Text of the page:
Nevertheless pursuing your dreams at university with no financial or parental support and with a chronic health condition can be difficult. This is a significant factor in why working-class people may be poorly represented in the SLT profession.. However, a lot is being done to overcome that, with more opportunities for learning about SLT in schools and more role models in SLT who show that you can achieve against the odds. Additionally, to aid people to get into SLT there is a government initiative to fund Masters in ‘allied healthcare professions’ with an undergraduate loan rather than giving the standard Masters loan; the standard Masters loan wouldn’t have covered my tuition fees for the two years let alone my accommodation and living costs. Therefore, the change in loans is the saving grace which allowed me to do my Master’s! In my opinion, this will greatly diversify how the SLT workforce will look like in the years to come.

Putting yourself through university alone can be tough, but it can be done! My advice to anyone without any family backing or who doesn’t know anyone in the field, is to pursue your dreams of a career in SLT. If you are struggling to gain experience, think outside of the box, read journals and articles to consolidate your knowledge about what it means to be an SLT; think about anyone you know who has speech and language difficulties and consider how these difficulties affect individuals; contact your local hospital and ask to volunteer on the stroke wards; similarly, you could volunteer in schools. Lastly, delve into why you want to be an SLT and focus on your passion! Diversity in SLT should be celebrated, and needs people from all backgrounds irrespective of gender, race, disability, and socio-economic status. Our role is to care for people and help, we want to mirror the diversity in society today in our workforce.

Ben’s story

As someone who identifies as a Gay male, I have always been in a minority when it comes to my role within the wider society. Throughout my adolescence, Section 28 was still in place in the Education system, so it was harder still to find my own identity and understand who I was, with no public role model to look up to and help me feel like I ‘belonged’. Representation when it came, was often stereotyped by certain characteristics and I didn’t fit into those ‘boxes’. Who was I?

I went to college in 2002 to study for a CACHE Diploma in Childcare and Education. I will admit, my gender in those days gave me an edge and in 2009, I was even interviewed about being a Male in childcare!  I hadn’t faced any issues with parents over the years but have faced two comments made indirectly about me. One concerned me changing nappies and the other comment made terrible assumptions that my sexuality would lead to me being inappropriate in the play-rooms if another gay male was employed. This time, I was not only being negatively stereotyped, but also imbued with unacceptable potentially ‘deviant’ characteristics. Is this what people see me as?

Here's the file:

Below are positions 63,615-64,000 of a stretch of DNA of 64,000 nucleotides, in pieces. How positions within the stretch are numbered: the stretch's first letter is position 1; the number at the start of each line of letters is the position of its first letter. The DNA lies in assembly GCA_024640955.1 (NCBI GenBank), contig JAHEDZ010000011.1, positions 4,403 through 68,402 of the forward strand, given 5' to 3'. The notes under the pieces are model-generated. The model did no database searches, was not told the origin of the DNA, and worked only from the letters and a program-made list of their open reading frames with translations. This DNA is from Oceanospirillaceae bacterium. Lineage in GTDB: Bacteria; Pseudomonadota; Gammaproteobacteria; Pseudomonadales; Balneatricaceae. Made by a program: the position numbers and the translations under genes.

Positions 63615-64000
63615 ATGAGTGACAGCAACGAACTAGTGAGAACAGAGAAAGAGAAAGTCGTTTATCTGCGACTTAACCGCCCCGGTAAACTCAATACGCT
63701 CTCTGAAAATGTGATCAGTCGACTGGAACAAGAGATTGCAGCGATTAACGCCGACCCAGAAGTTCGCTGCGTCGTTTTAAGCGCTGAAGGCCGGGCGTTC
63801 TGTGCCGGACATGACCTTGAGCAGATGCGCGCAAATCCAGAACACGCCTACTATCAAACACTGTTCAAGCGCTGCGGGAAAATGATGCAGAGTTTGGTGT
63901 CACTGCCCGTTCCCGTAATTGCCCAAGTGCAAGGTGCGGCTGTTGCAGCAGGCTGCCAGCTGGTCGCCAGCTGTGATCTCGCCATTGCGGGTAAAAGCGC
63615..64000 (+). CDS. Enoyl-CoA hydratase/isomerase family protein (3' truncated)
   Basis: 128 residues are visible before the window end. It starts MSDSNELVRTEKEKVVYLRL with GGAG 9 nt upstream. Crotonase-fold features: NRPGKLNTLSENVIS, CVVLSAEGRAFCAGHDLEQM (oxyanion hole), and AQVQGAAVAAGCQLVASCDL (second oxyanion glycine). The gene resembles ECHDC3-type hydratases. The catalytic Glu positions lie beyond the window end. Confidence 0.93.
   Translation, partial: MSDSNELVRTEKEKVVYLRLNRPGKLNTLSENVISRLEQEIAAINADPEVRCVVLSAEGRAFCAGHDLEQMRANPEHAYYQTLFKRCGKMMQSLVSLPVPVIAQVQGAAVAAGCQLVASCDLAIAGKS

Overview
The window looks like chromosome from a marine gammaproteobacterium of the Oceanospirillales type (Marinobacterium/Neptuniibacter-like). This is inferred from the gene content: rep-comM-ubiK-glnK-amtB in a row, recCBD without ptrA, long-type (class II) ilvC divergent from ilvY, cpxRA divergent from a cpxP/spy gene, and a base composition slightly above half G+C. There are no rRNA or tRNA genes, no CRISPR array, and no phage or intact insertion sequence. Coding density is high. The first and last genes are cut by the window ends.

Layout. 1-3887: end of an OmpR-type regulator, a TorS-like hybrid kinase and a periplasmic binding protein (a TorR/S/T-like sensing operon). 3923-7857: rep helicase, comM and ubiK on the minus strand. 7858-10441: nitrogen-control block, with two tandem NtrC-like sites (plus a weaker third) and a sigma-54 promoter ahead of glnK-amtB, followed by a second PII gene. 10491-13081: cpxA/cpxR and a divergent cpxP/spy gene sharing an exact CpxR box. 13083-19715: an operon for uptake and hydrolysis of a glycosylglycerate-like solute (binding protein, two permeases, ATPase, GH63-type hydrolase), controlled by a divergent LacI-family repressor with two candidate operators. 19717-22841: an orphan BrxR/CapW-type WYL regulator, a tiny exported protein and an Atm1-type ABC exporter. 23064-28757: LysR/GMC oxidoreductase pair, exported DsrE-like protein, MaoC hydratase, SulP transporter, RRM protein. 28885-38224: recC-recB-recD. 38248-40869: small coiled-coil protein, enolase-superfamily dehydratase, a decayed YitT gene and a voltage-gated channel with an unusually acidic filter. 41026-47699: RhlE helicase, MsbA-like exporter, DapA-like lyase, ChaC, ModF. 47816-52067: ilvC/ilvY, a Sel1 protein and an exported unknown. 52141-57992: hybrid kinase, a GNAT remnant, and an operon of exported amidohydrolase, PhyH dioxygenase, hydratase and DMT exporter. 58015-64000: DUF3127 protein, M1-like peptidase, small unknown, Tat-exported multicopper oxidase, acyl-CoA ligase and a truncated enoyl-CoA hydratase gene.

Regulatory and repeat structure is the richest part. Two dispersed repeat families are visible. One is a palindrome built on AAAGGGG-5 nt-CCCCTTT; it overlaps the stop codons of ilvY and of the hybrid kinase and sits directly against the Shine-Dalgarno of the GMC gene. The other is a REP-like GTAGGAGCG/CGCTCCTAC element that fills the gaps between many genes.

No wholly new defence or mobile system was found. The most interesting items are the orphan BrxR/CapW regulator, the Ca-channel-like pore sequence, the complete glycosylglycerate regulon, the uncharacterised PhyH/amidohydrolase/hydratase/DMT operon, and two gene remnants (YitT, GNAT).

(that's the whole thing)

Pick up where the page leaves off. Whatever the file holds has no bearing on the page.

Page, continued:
Over the years I had observed SLTs in Nurseries and Schools. All female. August 2018, I took my best friend to a clearing event and I sat with the Programme Director talking about my interest and future career in SLT, and she encouraged me to apply. I submitted an application but didn’t think I would be at all successful! I have never considered myself to be academically minded but I was determined to become an SLT. Who am I? I am Ben. Proud Student SLT. The only male on the course. I am still part of a minority 18 years on, and hope to one day, provide that role model for others, whilst striving to get Speech and Language Therapy noticed as the all- inclusive, valuable and skilled role that it is.

Keira’s story

My name is Keira Radice-Skinner and I live with a connective tissue disorder, Loeys-Dietz Syndrome. In layman’s terms, the glue that holds you together does not work in my body. This has required me to have multiple open-heart and spinal operations and has left me with a C5 spinal cord injury. This creates multiple challenges in daily living, sometimes requiring me to be in a wheelchair, dealing with frequent dislocations and becoming fatigued very quickly.

In 2014, whilst at medical school in New Zealand, I had an aortic dissection which required emergency surgery, and had to forfeit my studies. During recovery, I decided to study towards a Bachelor of Health Sciences and found a passion to help people through my personal experience with rehabilitation. During this time, I learned about the role of a speech and language therapist and hoped one day I could return to study, to join the profession.

I spent the next 5 years focusing on becoming physically and mentally well, whilst volunteering and working with children who have complex needs. This reminded me of my passion for SALT so I began applying for master’s courses across the UK. During my interviews, I had the opportunity to meet some service users, who once again reignited my passion for the profession and reminded me that my disability should not get in the way.

I was delighted to be accepted onto a course, and I am currently in my first year; absolutely loving the experience so far and looking forward to being able to go on placement in the future.  It is fantastic to be part of a profession that is continuing to increase diversity. After all, this is one thing we all have in common, and our inclusivity as a profession will create a positive impact for all.

Read our July issue here.